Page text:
Is there such a thing as a fair and viable Paid Parental Leave Scheme?

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Paid parental leave is a hot topic this week. Tony Abbott is proposing a new policy. It may look good on the outside to many working parents but what does it really mean?

We’ve put together this blog to collate a few thoughts and collect a few more from those who are affected most – you, our readers. It’s an issue we all need to be aware of because whether you’re a business owner, single worker or stay-at-home parent you will be impacted by the scheme.

What the Coalition’s Selling

  • Based on a replacement wage, rather than the minimum wage.
  • Mothers are entitled to six months (26 weeks) leave based on their actual wage or the national minimum wage (whichever is greater).
  • Includes superannuation payments.
  • Payment amounts are capped (revised this week) at the $100,000 salary level meaning women earning over this amount would receive no more than $50,000 in their 6 month maternity leave.
  • Fathers will be eligible for two out of the 26 weeks for dedicated paternity leave at their actual wage or the national minimum wage (whichever is greater) plus superannuation.
  • Fathers can also be nominated as the primary carers meaning the 26 weeks can be divided by both parents.
  • Employees will be paid directly by the Commonwealth Government (Family Assistance Office) not via their employer.
  • Estimated to cost $5.5 billion.
  • It will be funded by a 1.5 per cent levy on companies with taxable incomes in excess of $5 million
  • Commences 1 July 2015

The Risks

The policy has been viewed by some as having an “anti-working-women sentiment”.

Why is this? There are some potential long-term economic risks and social consequences we need to think about. These are:

  • It removes employer involvement with paid parental leave.
  • Provides incentive for employers to keep female employee income below the $100,000 threshold.
  • Encourages women to stay at home and disengage with the workforce (especially those on salaries just below the threshold).
  • Administering paid parental leave directly from Centrelink sends a message that this is a welfare payment rather than an employee entitlement or business process
“Many PPL ‘dissenters’ don’t object to paid parental leave in general. They disagree that this particular scheme is the most cost-effective way to meet the objective of helping more women return to work after they have children. The Productivity Commission here, and similar bodies around the world, determined that once a minimum paid parental leave policy is in place, childcare is the real lever in terms of facilitating the return of mothers to the workforce. A more generous PPL, like the Coalition’s, will not increase women’s participation at work, and thus national productivity, the same way that an investment in childcare would.” Georgina Dent, Editor, Women’s Agenda.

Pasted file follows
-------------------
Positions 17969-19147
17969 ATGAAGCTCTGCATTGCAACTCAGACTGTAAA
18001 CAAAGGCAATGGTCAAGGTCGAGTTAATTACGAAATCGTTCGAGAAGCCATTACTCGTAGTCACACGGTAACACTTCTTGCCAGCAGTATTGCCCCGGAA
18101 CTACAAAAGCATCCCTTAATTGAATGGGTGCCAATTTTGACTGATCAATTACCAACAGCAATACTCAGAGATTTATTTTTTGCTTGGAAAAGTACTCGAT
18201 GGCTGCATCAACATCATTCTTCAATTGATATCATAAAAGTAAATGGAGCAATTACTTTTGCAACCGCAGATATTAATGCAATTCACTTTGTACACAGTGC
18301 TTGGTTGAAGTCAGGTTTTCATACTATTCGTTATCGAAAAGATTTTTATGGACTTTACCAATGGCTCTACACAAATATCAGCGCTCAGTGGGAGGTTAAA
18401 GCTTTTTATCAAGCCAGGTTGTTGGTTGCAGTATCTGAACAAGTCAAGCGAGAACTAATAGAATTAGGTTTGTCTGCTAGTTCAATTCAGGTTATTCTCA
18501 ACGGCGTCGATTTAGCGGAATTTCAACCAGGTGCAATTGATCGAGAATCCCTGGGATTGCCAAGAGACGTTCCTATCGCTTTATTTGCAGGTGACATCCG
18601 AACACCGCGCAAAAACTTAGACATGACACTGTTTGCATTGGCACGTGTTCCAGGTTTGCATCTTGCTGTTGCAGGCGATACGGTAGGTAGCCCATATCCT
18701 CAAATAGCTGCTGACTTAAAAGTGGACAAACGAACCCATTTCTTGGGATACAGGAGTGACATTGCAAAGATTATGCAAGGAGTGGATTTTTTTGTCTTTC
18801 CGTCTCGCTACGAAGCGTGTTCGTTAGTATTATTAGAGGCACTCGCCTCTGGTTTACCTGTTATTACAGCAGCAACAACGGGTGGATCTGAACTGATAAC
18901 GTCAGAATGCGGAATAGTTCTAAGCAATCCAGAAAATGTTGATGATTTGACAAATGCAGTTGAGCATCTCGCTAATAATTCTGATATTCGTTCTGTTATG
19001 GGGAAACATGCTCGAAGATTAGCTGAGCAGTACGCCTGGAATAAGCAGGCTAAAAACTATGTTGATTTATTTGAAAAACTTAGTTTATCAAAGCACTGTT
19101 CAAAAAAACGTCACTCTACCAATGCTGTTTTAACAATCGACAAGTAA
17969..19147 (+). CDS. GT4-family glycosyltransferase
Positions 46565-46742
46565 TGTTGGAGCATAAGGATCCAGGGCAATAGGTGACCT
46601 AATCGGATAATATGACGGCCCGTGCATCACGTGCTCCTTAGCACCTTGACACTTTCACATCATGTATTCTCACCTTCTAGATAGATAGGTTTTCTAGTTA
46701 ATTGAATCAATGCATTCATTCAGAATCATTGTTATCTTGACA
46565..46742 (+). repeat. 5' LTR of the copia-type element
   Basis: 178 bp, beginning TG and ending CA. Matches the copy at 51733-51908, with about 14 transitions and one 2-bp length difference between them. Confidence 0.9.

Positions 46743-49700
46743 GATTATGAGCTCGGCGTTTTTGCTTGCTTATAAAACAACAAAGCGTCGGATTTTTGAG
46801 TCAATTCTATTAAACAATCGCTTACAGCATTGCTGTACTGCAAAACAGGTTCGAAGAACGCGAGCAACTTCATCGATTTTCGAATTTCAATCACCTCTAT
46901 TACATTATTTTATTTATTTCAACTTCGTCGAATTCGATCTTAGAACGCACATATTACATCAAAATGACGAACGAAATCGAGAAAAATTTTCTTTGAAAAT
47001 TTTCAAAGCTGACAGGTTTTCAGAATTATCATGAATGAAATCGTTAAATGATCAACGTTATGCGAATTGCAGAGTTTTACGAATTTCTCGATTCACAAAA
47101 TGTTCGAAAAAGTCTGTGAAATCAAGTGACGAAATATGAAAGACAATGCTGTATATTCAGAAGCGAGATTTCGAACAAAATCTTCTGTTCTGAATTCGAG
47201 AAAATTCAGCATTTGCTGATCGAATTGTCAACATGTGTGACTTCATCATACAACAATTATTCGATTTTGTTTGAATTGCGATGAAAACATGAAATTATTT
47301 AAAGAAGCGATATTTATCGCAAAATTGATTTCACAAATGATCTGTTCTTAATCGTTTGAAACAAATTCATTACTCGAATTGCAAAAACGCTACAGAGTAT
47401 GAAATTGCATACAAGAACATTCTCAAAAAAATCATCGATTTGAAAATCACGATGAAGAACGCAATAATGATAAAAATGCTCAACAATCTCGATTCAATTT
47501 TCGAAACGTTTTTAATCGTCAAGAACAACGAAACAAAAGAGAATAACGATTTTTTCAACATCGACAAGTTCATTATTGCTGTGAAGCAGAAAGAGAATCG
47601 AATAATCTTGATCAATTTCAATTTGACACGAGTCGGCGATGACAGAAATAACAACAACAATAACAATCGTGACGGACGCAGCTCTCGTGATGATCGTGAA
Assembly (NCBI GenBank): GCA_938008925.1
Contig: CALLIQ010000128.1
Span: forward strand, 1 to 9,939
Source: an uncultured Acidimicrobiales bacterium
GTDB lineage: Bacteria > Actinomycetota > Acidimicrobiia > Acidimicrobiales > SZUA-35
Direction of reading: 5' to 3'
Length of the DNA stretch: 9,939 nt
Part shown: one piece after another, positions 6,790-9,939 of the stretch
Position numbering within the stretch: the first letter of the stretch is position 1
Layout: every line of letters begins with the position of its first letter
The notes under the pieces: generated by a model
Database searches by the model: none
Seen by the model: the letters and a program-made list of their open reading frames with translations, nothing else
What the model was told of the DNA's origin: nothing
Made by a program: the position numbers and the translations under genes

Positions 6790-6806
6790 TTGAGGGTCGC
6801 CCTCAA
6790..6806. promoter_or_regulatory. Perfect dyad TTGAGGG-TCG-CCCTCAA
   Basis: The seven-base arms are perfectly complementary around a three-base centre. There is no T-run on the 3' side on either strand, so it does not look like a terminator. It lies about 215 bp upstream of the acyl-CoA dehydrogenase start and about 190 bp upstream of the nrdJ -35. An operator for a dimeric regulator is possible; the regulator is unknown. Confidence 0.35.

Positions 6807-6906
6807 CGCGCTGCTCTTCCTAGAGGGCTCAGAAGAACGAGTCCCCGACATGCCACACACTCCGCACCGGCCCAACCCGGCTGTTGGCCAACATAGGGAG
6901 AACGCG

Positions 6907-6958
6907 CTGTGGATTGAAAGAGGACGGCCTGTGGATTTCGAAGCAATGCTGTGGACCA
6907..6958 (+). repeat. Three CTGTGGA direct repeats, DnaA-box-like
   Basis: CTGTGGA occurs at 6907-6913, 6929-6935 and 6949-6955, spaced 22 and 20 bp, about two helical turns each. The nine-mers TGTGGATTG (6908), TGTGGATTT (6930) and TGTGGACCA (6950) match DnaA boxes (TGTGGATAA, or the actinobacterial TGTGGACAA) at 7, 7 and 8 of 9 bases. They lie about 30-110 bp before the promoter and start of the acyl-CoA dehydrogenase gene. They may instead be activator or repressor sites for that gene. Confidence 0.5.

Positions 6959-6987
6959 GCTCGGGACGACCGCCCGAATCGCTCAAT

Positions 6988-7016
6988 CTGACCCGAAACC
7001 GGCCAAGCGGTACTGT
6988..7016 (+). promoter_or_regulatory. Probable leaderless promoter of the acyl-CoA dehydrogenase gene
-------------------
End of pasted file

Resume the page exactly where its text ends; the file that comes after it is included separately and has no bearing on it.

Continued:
The Latest News  (as of May 2, 2014)

Tony Abbott has confirmed he has decided to lower the cap from his preferred $150,000 annual wage to $100,000.

The Federal Government’s Commission of Audit made 86 recommendations to reign in the budget – one of these being to lower the Coalition’s paid parental leave scheme salary cap to average week earnings (currently $57,460) rather than pay the actual or minimum wage (whichever is higher). The idea is to use savings for expanded childcare payments.

Tell us what you think?

Do you forsee any other fallouts or risks?

What are your suggestions for a fair and viable Paid Parental Leave Scheme?

 

 

 

 

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References:

ABC News, COAG: Premiers, chief ministers meet in Canberra following Commission of Audit release, viewed, 2.5.14

Liberal Party Website, The Coalition’s Policy for Paid Parental Leave, Payment amounts are capped at the $150,000 salary level, viewed 2.5.14

Women’s Agenda, Parental leave could become the Liberal’s Mining Tax, viewed 2.5.14

Women’s Agenda, We need to talk about paid parental leave in detail, viewed 2.5.14

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